Nautilus

The Odds of Innocence

Genetic material is the smoking gun of the modern crime scene. Juries in criminal trials are often encouraged to think of DNA profiling as an exact science, in which telltale traces of skin, hair, and blood identify perpetrators with pinpoint accuracy and rule out any likelihood of mistaken identity. The statistics, however, tell a different story.

From the tens of thousands of genes that make up the human genome, scientists have whittled down the list to about 13 pairs that vary most widely among different people. They use these pairs to make graphs called “electropherograms,” in which each set of genes produces a peak of a certain height. The chance that two individuals could have all 13 peak pairs in common has been estimated to be about 1 in 400 trillion, many times the number of people on earth. So if two profiles are found to match perfectly at every peak, it is extremely unlikely that they don’t come from the same person, or from an identical twin.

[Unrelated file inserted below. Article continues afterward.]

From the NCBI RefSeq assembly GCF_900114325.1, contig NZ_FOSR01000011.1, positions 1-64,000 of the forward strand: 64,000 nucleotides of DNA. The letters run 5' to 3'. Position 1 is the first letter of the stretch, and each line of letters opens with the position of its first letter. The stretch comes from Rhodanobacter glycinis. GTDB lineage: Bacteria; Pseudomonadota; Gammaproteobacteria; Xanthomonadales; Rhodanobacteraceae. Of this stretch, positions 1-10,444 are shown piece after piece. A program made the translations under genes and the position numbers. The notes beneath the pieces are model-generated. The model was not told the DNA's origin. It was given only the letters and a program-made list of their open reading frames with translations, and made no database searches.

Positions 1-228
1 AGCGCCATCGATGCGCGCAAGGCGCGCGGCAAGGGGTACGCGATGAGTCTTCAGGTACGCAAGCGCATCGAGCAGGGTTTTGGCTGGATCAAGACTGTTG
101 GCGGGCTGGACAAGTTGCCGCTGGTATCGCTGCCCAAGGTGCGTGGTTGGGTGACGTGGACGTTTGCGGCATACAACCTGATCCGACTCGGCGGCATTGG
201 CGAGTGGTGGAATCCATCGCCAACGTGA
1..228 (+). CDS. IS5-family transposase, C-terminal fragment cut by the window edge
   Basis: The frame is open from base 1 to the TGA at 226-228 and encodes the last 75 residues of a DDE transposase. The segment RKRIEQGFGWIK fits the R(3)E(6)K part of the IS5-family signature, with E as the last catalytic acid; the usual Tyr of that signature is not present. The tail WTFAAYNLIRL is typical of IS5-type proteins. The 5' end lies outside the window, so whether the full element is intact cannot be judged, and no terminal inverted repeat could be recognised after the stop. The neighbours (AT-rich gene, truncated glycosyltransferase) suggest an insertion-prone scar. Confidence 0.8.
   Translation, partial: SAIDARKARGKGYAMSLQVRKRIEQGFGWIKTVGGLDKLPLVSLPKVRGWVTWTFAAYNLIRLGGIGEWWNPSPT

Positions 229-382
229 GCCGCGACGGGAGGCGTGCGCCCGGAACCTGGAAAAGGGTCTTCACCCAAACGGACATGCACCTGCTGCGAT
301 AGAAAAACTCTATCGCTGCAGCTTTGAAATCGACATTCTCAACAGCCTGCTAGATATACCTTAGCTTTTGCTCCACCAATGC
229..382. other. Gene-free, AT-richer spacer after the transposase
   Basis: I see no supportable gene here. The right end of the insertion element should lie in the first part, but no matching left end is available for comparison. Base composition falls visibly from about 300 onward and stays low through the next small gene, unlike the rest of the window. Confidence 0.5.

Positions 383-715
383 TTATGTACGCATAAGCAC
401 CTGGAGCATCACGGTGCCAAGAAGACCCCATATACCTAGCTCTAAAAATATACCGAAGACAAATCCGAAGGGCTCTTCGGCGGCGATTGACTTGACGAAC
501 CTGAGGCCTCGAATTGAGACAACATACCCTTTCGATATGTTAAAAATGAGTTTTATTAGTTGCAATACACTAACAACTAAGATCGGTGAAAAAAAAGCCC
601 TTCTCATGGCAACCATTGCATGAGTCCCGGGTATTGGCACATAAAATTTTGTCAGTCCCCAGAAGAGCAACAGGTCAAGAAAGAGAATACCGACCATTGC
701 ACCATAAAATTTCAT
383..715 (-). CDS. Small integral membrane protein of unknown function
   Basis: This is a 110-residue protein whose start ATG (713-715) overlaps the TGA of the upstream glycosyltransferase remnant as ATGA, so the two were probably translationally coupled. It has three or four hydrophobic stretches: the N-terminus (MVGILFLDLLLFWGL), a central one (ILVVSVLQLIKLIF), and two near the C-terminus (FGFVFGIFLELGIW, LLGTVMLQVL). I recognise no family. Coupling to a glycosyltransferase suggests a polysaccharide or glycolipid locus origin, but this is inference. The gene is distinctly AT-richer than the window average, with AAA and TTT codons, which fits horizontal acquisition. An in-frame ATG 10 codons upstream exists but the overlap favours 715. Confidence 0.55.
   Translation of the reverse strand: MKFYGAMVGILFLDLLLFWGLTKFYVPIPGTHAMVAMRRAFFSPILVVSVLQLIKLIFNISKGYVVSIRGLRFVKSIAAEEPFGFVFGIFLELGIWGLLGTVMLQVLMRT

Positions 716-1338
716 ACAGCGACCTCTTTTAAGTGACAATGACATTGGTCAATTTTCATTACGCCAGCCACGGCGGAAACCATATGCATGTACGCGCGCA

It can happen, however, that the profile is not completely clear—for example, the sample might contain a mixture of several people’s DNA, it could be degraded, or it might be very small. For this reason, a DNA match is always presented to the court accompanied by a probability figure called the “random match probability” (RMP). This represents the chance that a person

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